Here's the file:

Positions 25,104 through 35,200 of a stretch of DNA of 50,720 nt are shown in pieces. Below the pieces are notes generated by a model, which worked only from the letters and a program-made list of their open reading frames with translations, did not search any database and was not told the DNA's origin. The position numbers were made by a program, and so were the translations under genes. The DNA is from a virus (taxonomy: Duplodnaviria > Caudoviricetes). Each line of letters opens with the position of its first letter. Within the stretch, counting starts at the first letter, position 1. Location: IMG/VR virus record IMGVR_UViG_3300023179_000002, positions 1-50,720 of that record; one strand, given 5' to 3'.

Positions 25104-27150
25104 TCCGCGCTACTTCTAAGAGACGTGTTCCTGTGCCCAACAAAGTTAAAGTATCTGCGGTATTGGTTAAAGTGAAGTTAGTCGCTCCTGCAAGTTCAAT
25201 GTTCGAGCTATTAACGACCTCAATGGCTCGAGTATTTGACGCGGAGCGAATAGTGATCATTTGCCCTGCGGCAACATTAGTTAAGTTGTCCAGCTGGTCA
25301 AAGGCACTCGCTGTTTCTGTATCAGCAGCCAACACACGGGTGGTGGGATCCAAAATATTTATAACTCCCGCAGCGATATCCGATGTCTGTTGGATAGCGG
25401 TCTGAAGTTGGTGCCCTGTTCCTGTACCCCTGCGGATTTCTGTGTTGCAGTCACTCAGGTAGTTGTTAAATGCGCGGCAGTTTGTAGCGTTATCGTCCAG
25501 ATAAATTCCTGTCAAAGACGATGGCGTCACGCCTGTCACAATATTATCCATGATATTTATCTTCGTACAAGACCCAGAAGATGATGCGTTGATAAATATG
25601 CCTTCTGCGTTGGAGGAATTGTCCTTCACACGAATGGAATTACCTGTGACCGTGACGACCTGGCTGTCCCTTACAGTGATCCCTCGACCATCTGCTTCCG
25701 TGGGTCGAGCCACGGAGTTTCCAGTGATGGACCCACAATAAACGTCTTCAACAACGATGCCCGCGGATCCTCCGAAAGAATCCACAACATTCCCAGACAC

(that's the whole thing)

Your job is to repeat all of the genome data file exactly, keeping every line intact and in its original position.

Positions 25,104 through 35,200 of a stretch of DNA of 50,720 nt are shown in pieces. Below the pieces are notes generated by a model, which worked only from the letters and a program-made list of their open reading frames with translations, did not search any database and was not told the DNA's origin. The position numbers were made by a program, and so were the translations under genes. The DNA is from a virus (taxonomy: Duplodnaviria > Caudoviricetes). Each line of letters opens with the position of its first letter. Within the stretch, counting starts at the first letter, position 1. Location: IMG/VR virus record IMGVR_UViG_3300023179_000002, positions 1-50,720 of that record; one strand, given 5' to 3'.

Positions 25104-27150
25104 TCCGCGCTACTTCTAAGAGACGTGTTCCTGTGCCCAACAAAGTTAAAGTATCTGCGGTATTGGTTAAAGTGAAGTTAGTCGCTCCTGCAAGTTCAAT
25201 GTTCGAGCTATTAACGACCTCAATGGCTCGAGTATTTGACGCGGAGCGAATAGTGATCATTTGCCCTGCGGCAACATTAGTTAAGTTGTCCAGCTGGTCA
25301 AAGGCACTCGCTGTTTCTGTATCAGCAGCCAACACACGGGTGGTGGGATCCAAAATATTTATAACTCCCGCAGCGATATCCGATGTCTGTTGGATAGCGG
25401 TCTGAAGTTGGTGCCCTGTTCCTGTACCCCTGCGGATTTCTGTGTTGCAGTCACTCAGGTAGTTGTTAAATGCGCGGCAGTTTGTAGCGTTATCGTCCAG
25501 ATAAATTCCTGTCAAAGACGATGGCGTCACGCCTGTCACAATATTATCCATGATATTTATCTTCGTACAAGACCCAGAAGATGATGCGTTGATAAATATG
25601 CCTTCTGCGTTGGAGGAATTGTCCTTCACACGAATGGAATTACCTGTGACCGTGACGACCTGGCTGTCCCTTACAGTGATCCCTCGACCATCTGCTTCCG
25701 TGGGTCGAGCCACGGAGTTTCCAGTGATGGACCCACAATAAACGTCTTCAACAACGATGCCCGCGGATCCTCCGAAAGAATCCACAACATTCCCAGACAC